(Part Two) Our investigation into the philosophical roots of social justice continues...
Dr. Stephen Hicks is a Professor of Philosophy at Rockford College and the Executive Director of The Center For Ethics and Entrepreneurship. He joins me today to discuss the consequences of postmodernism as a political/education project.
- Words as weapons
- Do the postmodernists of the mid-20th century set out to undermine the enlightenment?
- The philosophical movement has a long philosophical lineage dating back to Rousseau and the German idealists, it comes to prominence in the 1960s
- What's confusing for the novice here - These people looked back the enlightenment, reason as a starting point instead of faith and superstition, how did they look at dividends that were paid, that they were the beneficiaries of, science, engineering, medicine, free markets, abolition, spreading material wealth, emergence of leisure time, near universal literacy and not say this is something we could improve upon?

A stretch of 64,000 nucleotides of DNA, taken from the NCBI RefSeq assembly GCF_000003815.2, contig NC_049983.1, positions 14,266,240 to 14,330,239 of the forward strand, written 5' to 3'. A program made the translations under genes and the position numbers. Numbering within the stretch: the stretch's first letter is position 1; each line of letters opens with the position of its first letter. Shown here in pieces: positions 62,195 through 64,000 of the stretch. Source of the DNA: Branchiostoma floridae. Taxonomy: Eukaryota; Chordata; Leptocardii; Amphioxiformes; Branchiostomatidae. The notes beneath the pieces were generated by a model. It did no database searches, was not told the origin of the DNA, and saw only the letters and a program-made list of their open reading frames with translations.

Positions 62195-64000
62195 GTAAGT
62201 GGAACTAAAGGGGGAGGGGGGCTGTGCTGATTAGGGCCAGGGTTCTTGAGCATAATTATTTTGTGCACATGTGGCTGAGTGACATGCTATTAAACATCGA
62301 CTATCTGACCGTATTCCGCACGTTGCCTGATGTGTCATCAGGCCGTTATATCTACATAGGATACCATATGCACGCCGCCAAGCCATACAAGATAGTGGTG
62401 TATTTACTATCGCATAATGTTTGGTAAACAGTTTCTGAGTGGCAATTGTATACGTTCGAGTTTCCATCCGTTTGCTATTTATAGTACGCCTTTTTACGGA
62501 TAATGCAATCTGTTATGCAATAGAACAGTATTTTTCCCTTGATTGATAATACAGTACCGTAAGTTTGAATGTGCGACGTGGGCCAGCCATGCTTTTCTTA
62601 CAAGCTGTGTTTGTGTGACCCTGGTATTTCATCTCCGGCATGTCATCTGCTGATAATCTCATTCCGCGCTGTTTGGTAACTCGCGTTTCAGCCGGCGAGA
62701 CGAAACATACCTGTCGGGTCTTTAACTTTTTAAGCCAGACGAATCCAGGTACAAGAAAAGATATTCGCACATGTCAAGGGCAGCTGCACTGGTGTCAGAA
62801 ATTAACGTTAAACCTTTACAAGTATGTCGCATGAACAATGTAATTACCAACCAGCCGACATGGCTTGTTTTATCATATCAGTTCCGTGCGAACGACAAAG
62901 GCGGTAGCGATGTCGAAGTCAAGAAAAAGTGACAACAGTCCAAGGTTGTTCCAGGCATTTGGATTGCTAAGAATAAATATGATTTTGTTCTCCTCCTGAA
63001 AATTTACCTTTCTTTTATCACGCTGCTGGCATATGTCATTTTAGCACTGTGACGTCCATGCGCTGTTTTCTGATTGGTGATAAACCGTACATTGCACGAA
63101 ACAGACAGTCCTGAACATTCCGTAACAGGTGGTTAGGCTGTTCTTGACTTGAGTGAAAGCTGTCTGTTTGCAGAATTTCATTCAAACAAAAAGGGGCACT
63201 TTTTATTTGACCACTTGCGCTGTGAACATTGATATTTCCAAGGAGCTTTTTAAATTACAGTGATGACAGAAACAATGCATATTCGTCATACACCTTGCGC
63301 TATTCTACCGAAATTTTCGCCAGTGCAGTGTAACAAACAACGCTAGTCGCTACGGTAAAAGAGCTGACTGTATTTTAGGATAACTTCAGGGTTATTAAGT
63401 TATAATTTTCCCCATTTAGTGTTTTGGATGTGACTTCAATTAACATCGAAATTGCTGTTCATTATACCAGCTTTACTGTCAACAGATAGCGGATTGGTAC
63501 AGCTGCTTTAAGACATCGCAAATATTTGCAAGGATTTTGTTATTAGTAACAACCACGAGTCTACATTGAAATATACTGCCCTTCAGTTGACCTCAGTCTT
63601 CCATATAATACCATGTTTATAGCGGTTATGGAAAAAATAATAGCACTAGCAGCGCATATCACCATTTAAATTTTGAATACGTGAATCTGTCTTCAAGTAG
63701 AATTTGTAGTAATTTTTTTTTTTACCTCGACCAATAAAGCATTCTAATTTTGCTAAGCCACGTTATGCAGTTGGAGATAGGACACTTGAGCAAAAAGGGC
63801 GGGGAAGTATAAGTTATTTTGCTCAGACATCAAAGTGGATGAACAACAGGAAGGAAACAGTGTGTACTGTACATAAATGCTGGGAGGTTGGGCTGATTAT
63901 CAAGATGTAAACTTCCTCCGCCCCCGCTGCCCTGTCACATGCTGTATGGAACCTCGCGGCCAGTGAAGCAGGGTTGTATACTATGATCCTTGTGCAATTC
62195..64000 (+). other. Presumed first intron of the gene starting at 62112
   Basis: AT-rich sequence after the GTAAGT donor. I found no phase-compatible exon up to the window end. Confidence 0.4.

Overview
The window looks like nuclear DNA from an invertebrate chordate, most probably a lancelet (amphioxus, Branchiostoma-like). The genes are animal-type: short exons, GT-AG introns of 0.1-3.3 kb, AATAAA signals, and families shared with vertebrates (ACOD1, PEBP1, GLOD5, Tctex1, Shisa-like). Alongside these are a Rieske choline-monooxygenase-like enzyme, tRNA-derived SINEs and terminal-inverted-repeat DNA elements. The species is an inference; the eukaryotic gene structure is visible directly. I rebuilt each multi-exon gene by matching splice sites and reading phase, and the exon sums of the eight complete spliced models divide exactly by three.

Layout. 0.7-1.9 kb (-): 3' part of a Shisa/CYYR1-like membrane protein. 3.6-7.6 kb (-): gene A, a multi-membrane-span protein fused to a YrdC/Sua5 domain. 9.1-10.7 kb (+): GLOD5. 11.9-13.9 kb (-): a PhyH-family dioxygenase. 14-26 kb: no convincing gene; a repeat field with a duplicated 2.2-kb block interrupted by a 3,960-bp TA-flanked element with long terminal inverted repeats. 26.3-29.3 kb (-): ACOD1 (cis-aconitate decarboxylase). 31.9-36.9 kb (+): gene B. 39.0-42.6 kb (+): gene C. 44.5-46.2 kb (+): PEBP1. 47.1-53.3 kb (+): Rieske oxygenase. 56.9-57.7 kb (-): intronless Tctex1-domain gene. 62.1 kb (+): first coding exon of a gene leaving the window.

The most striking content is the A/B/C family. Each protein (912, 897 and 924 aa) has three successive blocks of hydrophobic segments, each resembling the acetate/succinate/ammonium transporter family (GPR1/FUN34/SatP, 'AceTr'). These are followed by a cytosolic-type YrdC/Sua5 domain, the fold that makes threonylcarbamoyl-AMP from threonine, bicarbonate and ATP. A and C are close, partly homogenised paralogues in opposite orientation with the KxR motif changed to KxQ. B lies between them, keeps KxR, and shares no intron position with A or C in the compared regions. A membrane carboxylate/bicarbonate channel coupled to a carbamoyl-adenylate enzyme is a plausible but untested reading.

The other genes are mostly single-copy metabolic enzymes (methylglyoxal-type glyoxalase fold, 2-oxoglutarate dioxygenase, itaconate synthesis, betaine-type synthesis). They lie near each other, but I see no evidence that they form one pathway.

But instead, this is something to be undone or attacked?
- Postmodern art
- Hypothesis: post-modernism is the crisis of faith for the academic left (it's how socialism moves forward)
"The Future's So Bright, I Gotta Wear Shades" Timbuk 3
Well I'm well aware of the world out there,
getting blown all to bits, but what do I care?
"After the Gold Rush" Neil Young
Look at Mother Nature on the run
In the nineteen seventies.
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